United Nations Committee Against Torture - Concluding Observations
Convention against Torture
and Other Cruel, Inhuman
or Degrading Treatment
6 June 2002
COMMITTEE AGAINST TORTURE
29 April-17 May 2002
1. The Committee considered the fourth periodic report of Sweden (CAT/C/55/Add.3) at its 504th and 507th meetings, held on 30 April and 1 May 2002 (CAT/C/SR.504 and 507), and adopted the following conclusions and recommendations.
2. The Committee welcomes with satisfaction the fourth periodic report of Sweden, which was submitted to the Committee before the target date and was drawn up in keeping with the Committee’s guidelines for drafting of reports.
3. The Committee welcomes the additional information supplied by the delegation of Sweden, both orally and in writing, demonstrating the State party’s willingness to continue a frank and open dialogue with the Committee. The Committee also underlines the efforts made by the delegation to reply to its questions in an exhaustive manner.
GE.02-42469 (E) 190602
4. The Committee emphasizes with satisfaction the strong and steadfast commitment to human rights manifested by Sweden and the positive responses to the Committee’s earlier recommendations. It welcomes in particular the following:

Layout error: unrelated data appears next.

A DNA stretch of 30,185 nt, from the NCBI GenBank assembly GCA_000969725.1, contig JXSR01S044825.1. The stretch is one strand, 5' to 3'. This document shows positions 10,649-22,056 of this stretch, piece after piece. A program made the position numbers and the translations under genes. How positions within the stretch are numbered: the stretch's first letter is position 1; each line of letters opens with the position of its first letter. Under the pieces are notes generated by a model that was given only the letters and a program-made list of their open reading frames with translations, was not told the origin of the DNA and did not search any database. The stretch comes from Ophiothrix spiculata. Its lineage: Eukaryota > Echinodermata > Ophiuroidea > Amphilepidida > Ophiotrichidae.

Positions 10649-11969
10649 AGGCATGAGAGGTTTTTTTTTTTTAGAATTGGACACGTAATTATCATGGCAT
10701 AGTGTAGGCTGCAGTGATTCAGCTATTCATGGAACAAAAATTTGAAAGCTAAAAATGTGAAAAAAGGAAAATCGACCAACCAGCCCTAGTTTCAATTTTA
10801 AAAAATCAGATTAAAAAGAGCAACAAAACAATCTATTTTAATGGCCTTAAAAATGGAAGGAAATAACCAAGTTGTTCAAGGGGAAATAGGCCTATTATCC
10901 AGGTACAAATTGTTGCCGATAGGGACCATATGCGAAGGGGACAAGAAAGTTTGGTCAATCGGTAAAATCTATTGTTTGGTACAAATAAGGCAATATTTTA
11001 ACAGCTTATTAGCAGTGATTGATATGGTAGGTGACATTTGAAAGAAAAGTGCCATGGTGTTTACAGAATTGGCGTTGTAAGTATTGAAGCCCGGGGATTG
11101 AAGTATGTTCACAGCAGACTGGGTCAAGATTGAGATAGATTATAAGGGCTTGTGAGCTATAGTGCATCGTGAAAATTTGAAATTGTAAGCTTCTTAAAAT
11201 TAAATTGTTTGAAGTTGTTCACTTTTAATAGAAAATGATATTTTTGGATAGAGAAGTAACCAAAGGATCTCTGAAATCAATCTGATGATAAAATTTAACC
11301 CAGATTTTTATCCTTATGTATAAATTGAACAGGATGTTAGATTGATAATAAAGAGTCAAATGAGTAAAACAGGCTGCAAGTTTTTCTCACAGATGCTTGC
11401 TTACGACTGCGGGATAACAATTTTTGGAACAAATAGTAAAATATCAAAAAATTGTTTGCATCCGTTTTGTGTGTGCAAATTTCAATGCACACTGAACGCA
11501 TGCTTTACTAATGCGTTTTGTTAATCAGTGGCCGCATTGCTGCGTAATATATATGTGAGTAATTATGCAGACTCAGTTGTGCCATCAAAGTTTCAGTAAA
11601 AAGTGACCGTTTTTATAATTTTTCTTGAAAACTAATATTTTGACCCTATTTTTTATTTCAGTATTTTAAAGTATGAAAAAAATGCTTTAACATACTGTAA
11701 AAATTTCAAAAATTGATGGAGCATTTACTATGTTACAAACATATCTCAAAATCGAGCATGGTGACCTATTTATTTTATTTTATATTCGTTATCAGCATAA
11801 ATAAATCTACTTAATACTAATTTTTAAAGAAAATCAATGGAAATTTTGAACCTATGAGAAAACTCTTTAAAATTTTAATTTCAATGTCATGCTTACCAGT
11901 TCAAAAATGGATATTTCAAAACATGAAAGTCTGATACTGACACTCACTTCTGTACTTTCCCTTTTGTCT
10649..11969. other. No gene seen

(a) The adoption of a national action plan for human rights for the years 2002-2004, as part of the follow-up to the 1993 World Conference on Human Rights, featuring as a priority topic the issue of international protection against persecution and torture. The Committee welcomes with satisfaction the plan of the Swedish authorities to translate the conclusions and recommendations of the six United Nations treaty monitoring bodies and to distribute them in municipalities;
(b) The setting up, in December 2000, of a special commission to study the manner in which the criminal investigation into the 1995 death in detention of Osmo Vallo was carried out. The Committee notes in particular that the “Osmo Vallo Commission” published its conclusions and recommendations in April 2002, and that they have been submitted to the Ministry of Justice;
(c) The establishment, in December 2000, of an official parliamentary committee to determine whether the existing framework for handling allegations of criminal actions by the police is satisfactory;
(d) The establishment of an official committee entrusted with the task of investigating the actions of the police during the events in Göteborg, and determining what steps the police should take on the occasion of public demonstrations to protect public order as well as the fundamental right to demonstrate;